Showbie Acquires Socrative

I love Showbie. As a 1:1 iPad school, Showbie allows me to manage the “paper” aspects of my classroom. I love that I can share music in a folder (e.g. “6th Grade Spring Concert Music) to a class, give students access to that music, and then hide or delete that folder after the concert (collect the music with a couple of clicks). While in Showbie, students can turn pages left to right (something that a surprising number of PDF applications do not allow), and students can write in their music. Simply put, Showbie is worth the annual fee simply for music management for 350 students.

Our school adopted the enterprise version of Schoology last year, so when there are tasks where I can use Schoology, such as submitting audio or video for assessment, I use Schoology where I used to use Showbie for those tasks.

Our choir program has paid for a subscription to Showbie the past years; as we will no longer be fundraising for our program, we may have to adjust how I use Schoology, adopting the free version and creating grade level “classes” instead of classes by hour/section as I have in the past. Showbie has both free and paid tiers.

There are other benefits of Showbie–it can be a great way to share almost any kind of file between iPads, particularly if your district has restricted other means of sharing (e.g. AirDrop). The company has added many features to their web-based program, and it is now approaching the functionality of the iPad version.

I was an ambassador for Showbie in the past years–and I remain a user and supporter–but I couldn’t find the time needed to support Showbie fully as an ambassador.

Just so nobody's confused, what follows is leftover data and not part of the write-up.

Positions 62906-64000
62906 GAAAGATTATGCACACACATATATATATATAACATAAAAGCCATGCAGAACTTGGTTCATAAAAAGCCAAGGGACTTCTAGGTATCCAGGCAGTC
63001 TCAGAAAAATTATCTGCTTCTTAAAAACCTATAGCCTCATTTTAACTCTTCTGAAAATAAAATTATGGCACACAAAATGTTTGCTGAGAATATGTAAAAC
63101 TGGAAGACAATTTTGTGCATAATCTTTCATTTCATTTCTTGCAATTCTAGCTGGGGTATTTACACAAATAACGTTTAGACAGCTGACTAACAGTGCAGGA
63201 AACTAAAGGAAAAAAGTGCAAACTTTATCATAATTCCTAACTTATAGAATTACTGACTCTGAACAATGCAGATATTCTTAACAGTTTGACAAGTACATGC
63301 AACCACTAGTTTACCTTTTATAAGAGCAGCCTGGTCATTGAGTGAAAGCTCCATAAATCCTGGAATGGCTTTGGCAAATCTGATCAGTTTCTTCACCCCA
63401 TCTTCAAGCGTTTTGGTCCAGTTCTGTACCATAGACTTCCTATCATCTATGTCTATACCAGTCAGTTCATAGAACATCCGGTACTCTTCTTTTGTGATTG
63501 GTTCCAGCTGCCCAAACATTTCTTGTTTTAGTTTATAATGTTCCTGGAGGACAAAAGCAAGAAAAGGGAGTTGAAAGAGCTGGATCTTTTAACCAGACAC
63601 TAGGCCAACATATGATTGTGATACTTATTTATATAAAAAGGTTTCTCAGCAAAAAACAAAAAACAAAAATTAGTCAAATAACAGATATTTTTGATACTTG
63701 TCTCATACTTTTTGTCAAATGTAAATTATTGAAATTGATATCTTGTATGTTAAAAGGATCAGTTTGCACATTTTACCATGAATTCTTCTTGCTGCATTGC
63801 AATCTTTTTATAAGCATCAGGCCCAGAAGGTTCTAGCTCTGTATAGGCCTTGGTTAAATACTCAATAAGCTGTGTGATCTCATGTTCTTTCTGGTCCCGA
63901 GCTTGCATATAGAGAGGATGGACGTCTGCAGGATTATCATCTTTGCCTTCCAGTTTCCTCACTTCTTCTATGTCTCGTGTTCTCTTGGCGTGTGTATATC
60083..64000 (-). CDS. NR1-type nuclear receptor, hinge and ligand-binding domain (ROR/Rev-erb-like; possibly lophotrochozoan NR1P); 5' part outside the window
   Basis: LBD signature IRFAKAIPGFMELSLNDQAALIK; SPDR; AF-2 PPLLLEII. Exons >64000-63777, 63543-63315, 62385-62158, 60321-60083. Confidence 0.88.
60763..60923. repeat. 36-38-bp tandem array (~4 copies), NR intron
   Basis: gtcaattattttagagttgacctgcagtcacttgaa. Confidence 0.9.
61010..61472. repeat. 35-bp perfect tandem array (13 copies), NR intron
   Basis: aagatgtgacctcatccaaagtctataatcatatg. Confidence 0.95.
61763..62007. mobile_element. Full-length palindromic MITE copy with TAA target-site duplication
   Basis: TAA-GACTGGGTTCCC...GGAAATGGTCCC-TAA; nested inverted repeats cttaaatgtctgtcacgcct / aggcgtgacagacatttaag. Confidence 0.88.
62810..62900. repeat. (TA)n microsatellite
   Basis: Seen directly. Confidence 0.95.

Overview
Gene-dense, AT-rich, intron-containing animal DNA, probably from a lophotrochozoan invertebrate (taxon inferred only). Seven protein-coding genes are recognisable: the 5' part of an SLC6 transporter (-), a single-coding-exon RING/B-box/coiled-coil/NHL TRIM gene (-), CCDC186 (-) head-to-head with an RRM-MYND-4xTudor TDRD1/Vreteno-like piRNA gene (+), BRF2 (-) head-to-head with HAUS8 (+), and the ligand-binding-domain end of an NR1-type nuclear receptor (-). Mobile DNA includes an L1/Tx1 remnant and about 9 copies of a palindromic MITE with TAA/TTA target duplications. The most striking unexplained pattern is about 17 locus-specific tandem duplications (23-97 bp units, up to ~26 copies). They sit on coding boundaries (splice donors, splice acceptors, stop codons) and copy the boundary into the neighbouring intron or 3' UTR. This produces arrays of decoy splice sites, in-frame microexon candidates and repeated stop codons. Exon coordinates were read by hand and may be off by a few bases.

So, if you haven’t noticed, I think Showbie is brilliant.

A couple of days ago, Showbie announced that they will be partnering with Socrative, which is a multi-platform assessment program. I’m not sure if Socrative will continue as its own service or if it will be absorbed into Showbie, bur I do know that the one area were Showbie lacked as a program was assessment tools. Showbie has a rather effective quick grading tool, but was far behind other Class Management Systems when it came to assessment. While I am sure there will be some bumps in the road along the way, the merging of Showbie and Socrative should lead to a much more useful tool, and a more competitive tool to other programs in the educational CMS space.

It will be exciting to see what the future holds for Showbie + Socrative!


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JamStik now works in Chrome

If you have a JamStik, or teach on Chromebooks, you may want to look at the latest announcement from Zivix, the creator of the JamStik.  They have created a web platform that runs the JamStik in Chrome.  I haven’t tried this yet, but it is a really exciting possibility, particularly for schools that are 1:1 with Chromebook.

To learn more, visit: https://play.jamstik.com/

Reeling a little this evening…


Today I presented on the subject of iPads in Music Education for the Wisconsin Center for Music Education. We covered a lot of territory today, and as usual, the later afternoon becomes a challenge with planned work/reflection time. I am very thankful for those that attended today's session (tomorrow is Chromebook day)…all of them elementary music educators. I have no problems presenting…but part of me wished that I could have flown out Amy Burns for the day…I heavily recommended her resources as well as Katie Wardrobe's resources!

I was thrown completely off my game when one of the workshop attendees mentioned that a bunch of my elementary music apps were no longer on the App Store.